Rallies for reproductive rights took place nationwide Saturday, including in front of San Jose City Hall. For some residents, it was their first time protesting. For others, it’s a reminder of a much older battle.
“We’re going back in time,” attendee Caitlyn Garsh told San José Spotlight. She attended the protest with her great aunt, whose older sister took part in reproductive rights protests in the early 1970s. “It’s insane people are trying to decide what we can do with our bodies.”
Planned Parenthood Mar Monte and a coalition of advocates and residents joined together in downtown San Jose and held signs proclaiming, “My body, my choice,” “Protect safe, legal abortion” and “Together we fight for all.” The demonstration took place in anticipation of the Supreme Court overturning the 1973 landmark Roe. v. Wade decision, which has guaranteed the right to abortions for close to 50 years. On May 2, Politico broke the story on a leaked draft opinion indicating the nation’s highest court will overturn Roe v. Wade, which could allow states to outlaw nearly all abortions at 15 weeks gestation.
Anticipating an increase in out-of-state patients unable to receive reproductive health services, the Santa Clara County Board of Supervisors voted unanimously earlier this month to give Planned Parenthood Mar Monte $3 million to expand services, renovate its clinics and create a telehealth behavioral health program. Planned Parenthood Mar Monte is the largest Planned Parenthood in California.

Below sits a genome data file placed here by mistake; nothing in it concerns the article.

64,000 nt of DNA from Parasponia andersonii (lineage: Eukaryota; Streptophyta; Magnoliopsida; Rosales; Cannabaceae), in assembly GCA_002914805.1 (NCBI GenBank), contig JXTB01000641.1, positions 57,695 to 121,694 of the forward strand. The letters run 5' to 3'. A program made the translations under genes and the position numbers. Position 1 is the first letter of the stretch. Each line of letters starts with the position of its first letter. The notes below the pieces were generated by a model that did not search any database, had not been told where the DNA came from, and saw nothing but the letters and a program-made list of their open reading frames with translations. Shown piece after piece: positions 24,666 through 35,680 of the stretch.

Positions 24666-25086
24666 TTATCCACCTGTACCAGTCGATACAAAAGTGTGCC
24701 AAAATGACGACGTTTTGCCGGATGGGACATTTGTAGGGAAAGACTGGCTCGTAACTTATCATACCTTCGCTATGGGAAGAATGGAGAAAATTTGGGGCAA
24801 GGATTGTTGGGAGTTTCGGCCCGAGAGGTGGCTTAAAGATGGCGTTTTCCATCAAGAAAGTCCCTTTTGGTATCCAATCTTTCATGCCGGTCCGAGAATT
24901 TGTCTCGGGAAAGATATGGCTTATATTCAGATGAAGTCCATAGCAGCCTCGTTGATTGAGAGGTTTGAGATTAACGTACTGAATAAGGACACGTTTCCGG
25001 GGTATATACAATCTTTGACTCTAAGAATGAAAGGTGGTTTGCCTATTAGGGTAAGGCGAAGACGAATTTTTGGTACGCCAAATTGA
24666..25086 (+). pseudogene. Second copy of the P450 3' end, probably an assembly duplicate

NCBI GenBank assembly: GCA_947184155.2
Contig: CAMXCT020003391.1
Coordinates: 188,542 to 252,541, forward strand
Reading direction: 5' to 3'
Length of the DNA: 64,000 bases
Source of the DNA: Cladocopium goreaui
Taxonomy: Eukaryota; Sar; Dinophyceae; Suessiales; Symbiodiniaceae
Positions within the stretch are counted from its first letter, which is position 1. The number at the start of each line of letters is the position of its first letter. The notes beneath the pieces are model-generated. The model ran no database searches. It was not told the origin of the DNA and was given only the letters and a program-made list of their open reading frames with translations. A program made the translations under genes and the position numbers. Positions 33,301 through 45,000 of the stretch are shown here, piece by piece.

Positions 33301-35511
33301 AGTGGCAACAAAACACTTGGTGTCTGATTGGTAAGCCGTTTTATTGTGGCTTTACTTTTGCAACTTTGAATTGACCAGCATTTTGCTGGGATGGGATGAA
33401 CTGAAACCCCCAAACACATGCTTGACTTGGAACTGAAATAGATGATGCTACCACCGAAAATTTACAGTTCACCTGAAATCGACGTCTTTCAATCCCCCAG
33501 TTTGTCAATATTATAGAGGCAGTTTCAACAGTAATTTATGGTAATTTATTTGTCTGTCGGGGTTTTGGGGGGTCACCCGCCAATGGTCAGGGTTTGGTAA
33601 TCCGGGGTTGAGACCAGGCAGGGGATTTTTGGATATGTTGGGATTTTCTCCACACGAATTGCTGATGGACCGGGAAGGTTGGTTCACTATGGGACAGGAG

“It’s unbelievable to me in 2022, they are going this far with reproductive health care,” Planned Parenthood Mar Monte CEO Stacy Cross told San José Spotlight. “It could impact many other rights we have gotten from the Supreme Court during my lifetime.”
Cross joined speakers from the National Women’s Political Caucus, Orchard City Indivisible and Santa Clara County Supervisor Cindy Chavez in front of a crowd of more than 1,000 people, according to organizer estimates. Chavez, who’s running for San Jose mayor, urged the crowd to vote and stay politically engaged.
“Today is about turning fear and pain into ferocity and power,” Chavez said.
Resident Crystal Calhoun said in March 1973, at age 16, she was one of the first teenagers in America to have a legal abortion.
“It kept my life on track,” she told San José Spotlight. “I was able to graduate, have a career, marry and have three children. If that hadn’t happened, I would’ve been a teenage mother dependent on the state.”
Calhoun considers herself lucky. She said before abortions were legal in the U.S., some women used bleach or coat hangers to end a pregnancy, which could result in being unable to have children—and even death. According to the Guttmacher Institute, a research and policy organization, a 1960s survey found that in New York City, eight out of 10 low-income women who had an abortion attempted a self-induced procedure. In 1965, 17% of pregnancy and childbirth related deaths resulted from illegal abortions.
Helen Barrios, 71, said she knew people who had to have illegal abortions before Roe v. Wade passed. She said it’s demoralizing and frustrating to still be fighting for reproductive rights decades later.
“The vast majority of Americans support a woman’s right to choose,” she said, “and the Supreme Court should reflect the majority sentiment in the country.”
While these women have been speaking up for reproductive rights for years, for others it was their first time taking action, including 12-year-old Imelia Nguyen. She showed up at City Hall with her mother, Kristi Thraves, to share their voices.
“People could die from this,” Nguyen told San José Spotlight. “Everyone should be heard… no matter what color they are. We want our rights in the future.”
Contact Lorraine Gabbert at [email protected]
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